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Suppose $G$ is a locally compact group, $X$ is a locally compact space equipped with a nice right action $r_g$ of $G$ (I suspect every orbit being compact qualifies as "nice" here, but this probably isn't the greatest generality possible), and $(V,\rho)$ is a finite-dimensional left representation of $G$. Is there any characterization, in terms of some kind of data on the orbit space, of locally-defined $V$-valued measures on $X$ (in the sense of a system of measures on every compact subset of $X$ that behave well under restriction) which respect $G$'s action in the sense that $\left(\left(r_g\right)_*\mu\right)(E)=\rho_g\mu(E)$ for every precompact Borel set $E$? What if we let $V$ be a Banach space or similar? In the case where $X=G$ and $V$ is trivial, these are just Haar measures, but I've been unable to find any discussion of this sort of problem in greater generality.

(Here, all spaces are Hausdorff and all measures are Radon.)

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  • $\begingroup$ Perhaps you should take a look at the concept of Haar systems on groupoids. It is not exactly what you are looking for but it is a central concept for many generalizations of group actions and it might be related to what you want. $\endgroup$ – Ruy Dec 26 '20 at 20:19
  • $\begingroup$ @Ruy Yes, I think this or something like this is closely related. Thank you. $\endgroup$ – Curious Dec 27 '20 at 21:21
  • $\begingroup$ (However, I think this notion has the disadvantage of requiring a kind of nonsingularity, e.g. a Haar measure supported on a single orbit is too singular unless that orbit is isolated.) If it helps, I only care about the case where G and X are specific second-countable manifolds over a local field and all relevant morphisms are analytic. I think something like this case isn't too hard to characterize using some kind of stratification. $\endgroup$ – Curious Dec 27 '20 at 21:35
  • $\begingroup$ I hadn't read Bourbaki, but skimming it appears Bourbaki covers the case where the action is proper and the character is one-dimensional. The generalization of the character, I think, is not too hard; but can the assumption that the action be proper be weakened to the quotient being Hausdorff? This seems much harder. $\endgroup$ – Curious Dec 27 '20 at 22:10
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The answer seems a bit silly, which explains why I couldn't find any discussion. Some of what I say may not be strictly correct, but I think it is qualitatively correct. Suppose every orbit is closed in $X$, and suppose $X/G$ is also LCH.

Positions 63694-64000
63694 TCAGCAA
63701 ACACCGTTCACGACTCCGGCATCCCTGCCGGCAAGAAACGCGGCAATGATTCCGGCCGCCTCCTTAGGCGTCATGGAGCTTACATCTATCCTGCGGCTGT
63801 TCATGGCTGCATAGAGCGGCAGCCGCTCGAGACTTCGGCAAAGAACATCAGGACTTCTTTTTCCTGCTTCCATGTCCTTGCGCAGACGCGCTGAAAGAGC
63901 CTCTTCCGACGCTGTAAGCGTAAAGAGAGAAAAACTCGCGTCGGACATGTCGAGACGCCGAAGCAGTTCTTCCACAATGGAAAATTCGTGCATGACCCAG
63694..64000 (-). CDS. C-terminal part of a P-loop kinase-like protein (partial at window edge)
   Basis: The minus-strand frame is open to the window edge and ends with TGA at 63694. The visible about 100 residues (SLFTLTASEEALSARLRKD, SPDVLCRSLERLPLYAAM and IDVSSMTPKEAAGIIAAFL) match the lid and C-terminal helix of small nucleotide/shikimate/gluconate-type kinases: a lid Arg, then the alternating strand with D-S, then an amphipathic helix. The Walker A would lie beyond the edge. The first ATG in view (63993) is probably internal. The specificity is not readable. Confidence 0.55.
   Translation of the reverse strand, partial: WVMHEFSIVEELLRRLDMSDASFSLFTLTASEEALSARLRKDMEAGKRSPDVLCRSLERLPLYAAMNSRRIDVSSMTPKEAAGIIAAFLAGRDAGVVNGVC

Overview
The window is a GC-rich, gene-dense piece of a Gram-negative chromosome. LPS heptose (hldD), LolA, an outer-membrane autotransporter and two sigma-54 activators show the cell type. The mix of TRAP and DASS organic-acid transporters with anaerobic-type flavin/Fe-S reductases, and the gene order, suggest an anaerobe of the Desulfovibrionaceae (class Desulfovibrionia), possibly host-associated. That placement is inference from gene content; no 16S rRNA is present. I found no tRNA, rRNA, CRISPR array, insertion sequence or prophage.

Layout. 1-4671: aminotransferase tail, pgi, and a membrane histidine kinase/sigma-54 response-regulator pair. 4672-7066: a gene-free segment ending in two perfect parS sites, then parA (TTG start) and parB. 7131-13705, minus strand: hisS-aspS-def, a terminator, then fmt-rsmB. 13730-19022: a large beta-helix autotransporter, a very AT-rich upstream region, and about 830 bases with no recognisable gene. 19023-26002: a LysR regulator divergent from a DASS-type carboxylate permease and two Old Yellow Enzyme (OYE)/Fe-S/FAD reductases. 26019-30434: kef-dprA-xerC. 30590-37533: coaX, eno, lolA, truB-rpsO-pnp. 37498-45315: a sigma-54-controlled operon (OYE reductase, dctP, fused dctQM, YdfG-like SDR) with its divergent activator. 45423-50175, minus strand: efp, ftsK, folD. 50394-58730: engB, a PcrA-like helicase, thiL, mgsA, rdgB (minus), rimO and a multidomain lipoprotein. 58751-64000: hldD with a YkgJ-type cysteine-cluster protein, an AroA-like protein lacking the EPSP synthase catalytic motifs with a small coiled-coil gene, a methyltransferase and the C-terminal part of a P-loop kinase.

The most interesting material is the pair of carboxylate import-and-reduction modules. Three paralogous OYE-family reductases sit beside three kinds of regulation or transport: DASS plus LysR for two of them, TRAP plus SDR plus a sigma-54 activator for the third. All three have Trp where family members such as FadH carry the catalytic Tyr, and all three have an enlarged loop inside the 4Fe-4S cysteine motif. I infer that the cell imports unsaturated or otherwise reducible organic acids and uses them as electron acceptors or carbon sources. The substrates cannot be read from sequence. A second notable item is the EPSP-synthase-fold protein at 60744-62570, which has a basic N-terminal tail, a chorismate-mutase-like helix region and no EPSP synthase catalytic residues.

One can construct invariant measures as follows. Take a measure $\mu$ on $X/G$, and take measures $\mu_O$ on every orbit $O$ of $X$ such that for every $f\in C_c(X)$, the function $O\mapsto\int_Of\,d\mu_O$ is in $L^1(\mu)$. Then the Radon measure $\nu$ defined by $\int f\,d\nu=\int_{X/G}\int_Of\,d\mu_O\,d\mu$ is invariant if and only if $\mu$-a.e. $\mu_O$ is invariant.

I think the converse, that every positive invariant measure arises this way, can be argued (probably assuming second-countability) by disintegration and extension theorems, though I'm not up to working through the details at this particular moment. This reduces the untwisted case to studying the homogeneous case, which can be classified in terms of modular functions; see Loomis' book, pages 132-133, or Bourbaki's section on homogeneous spaces.

The twisted case, I think, is a straightforward adaption of these ideas with a little more finagling involving stabilizers; I'll think about this in the morning. You may need to assume the representation is unitary.

If $X/G$ is not Hausdorff, we might have no good invariant measure. For example, if $K$ is a local field, the multiplicative action of $K^*$ on $K$ has a two-point non-Hausdorff quotient space. A standard fact of number theory in this case is if the representation $\rho$ is sufficiently bad, the twisted-invariant measure is not finite near zero, so you cannot integrate normally. One can still define a kind of twisted-invariant integral (this is the local theory in Tate's thesis), but in most modern treatments it lives in a much sketchier space of distributions.

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